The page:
You’ve Been Exposed to COVID-19. Here is What Doctors Want You to Do Next
You do everything you can to avoid catching the coronavirus: Social distancing, mask wearing and hand washing till you never want to hear HBD in your head again. But sometimes luck doesn't roll your way and despite all your precautions, someone you've been around texts you and tells you they have the virus. Ugh. Now what?
We asked doctors for their best advice, and here, along with quarantining to not potentially spread the coronavirus (since even if you're asymptomatic, you could harbor and spread it to others) doctors advise that you eat a plant-based diet. Not because it prevents you from getting COVID-19, but because it can help you be healthier and that's the best way to avoid the worst symptoms if you do fall ill.
Here's what to do when you're exposed to COVID-19, according to doctors
1. Remove yourself from others and see as few people as possible for 7 to 10 days.
First, we would be remiss if we didn't state the obvious: Isolate yourself. The recent changes in the requirement that you quarantine for 14 days now urges you to quarantine for 7 days if you get a test three days after exposure (since it can take that long for the virus to show up in your system) and quarantine for ten days without a test. This is because why it's possible to be 14 days away from exposure and then come down with COVID-19 the more average cases show up within the first four or five days, or even a week. That said if you have symptoms the CDC warns that you should assume you have COVID-19 and not go to a place such as doctor's office where you can expose others but instead stay home unless you have trouble breathing or your symptoms get worse.
But the part of protecting yourself that the CDC doesn't tell you, but that doctor after doctor have recommended to patients and told to The Beet, is to switch to a plant-based diet full of vegetables and fruit, nuts and seeds, legumes and whole grains, and eat as little meat and dairy as possible, since studies show these can lead to inflammation in the body, and in the case of COVID-19, inflammation is what can lead to the worst symptoms that require treatment and hospitalization.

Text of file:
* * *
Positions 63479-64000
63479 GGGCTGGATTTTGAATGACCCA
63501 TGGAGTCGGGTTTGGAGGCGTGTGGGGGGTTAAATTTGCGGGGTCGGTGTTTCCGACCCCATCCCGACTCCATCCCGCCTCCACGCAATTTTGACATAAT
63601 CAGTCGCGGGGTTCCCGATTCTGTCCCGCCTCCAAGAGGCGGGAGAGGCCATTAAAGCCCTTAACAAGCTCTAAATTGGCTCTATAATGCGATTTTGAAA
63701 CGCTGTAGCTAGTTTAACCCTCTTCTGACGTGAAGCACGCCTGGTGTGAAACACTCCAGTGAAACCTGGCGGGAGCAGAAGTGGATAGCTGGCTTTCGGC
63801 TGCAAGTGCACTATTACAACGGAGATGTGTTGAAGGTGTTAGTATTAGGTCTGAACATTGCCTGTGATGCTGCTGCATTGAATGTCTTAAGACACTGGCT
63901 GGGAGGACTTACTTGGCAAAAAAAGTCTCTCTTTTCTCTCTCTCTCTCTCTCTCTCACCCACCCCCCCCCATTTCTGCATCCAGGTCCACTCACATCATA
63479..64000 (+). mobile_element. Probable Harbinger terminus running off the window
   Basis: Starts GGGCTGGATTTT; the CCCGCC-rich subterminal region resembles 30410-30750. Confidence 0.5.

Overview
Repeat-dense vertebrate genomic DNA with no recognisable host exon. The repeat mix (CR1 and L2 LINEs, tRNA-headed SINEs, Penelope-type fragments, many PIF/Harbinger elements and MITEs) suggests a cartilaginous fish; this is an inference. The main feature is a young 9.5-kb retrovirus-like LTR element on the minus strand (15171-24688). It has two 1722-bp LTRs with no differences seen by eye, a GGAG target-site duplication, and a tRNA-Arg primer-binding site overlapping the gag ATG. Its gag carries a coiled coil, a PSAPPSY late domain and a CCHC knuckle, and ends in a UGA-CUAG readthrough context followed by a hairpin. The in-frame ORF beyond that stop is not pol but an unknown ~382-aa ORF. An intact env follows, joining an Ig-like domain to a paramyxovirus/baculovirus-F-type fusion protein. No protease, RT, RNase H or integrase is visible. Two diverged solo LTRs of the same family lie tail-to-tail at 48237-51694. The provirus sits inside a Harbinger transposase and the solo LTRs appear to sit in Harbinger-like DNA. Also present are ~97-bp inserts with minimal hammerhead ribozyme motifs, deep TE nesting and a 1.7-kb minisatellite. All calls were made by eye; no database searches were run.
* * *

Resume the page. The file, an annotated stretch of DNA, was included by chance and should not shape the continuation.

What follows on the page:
2. Switch to a diet of plant-based foods, ditch meat and dairy, to lower inflammation
Here is what doctors have to say about going plant-based to lessen your chance of have a bad case of COVID-19. To be clear, no one is guaranteeing that eating plant-based will keep you from getting the virus (the roll of diet has yet to be researched) but it may help you skate through with fewer symptoms, and at the end of the day that is the ultimate goal: To return to full health as quickly and completely as possible.
As we’ve reported before, doctors tell their patients that although a plant-based diet won’t prevent you from contracting COVID-19, it might prevent you from suffering from the virus’s most deadly symptoms. Studies have shown time and time again that a plant-based diet can reduce levels of inflammation in the body. A plant-based diet’s ability to reduce inflammation is the reason doctors recommend it to treat conditions caused by inflammation–heart disease, diabetes, and asthma–and why it might safeguard you from deadly complications. Conditions like heart disease, diabetes, and asthma put an individual at the most risk of death. These doctors agree that by adopting a plant-based diet now, you’ll keep your inflammation low and immune system high, preventing COVID-19’s most deadly symptoms, or even reversing a condition caused by inflammation entirely.
“Adopting a healthy plant-based approach to eating can be truly life-saving."
--Dr. Millard D.Collins, Interim Chair and Associate Professor of Family & Community Medicine at Meharry Medical College in Nashville, the nation's oldest historically Black academic health science institution. Dr. Collins spoke to The Beet to stress the importance of eating healthy, especially among African American patients, to avoid conditions that often co-exist with the worst cases of COVID-19, such as high blood pressure, obesity and diabetes. He adds:
"We can adopt this lifestyle as a means to improve the co-morbid conditions that may already be present in patients–heart disease, lung disease, cardiovascular disease, and cancer–thus strengthening ones’ immune system and chances of survival in the event that a person becomes infected.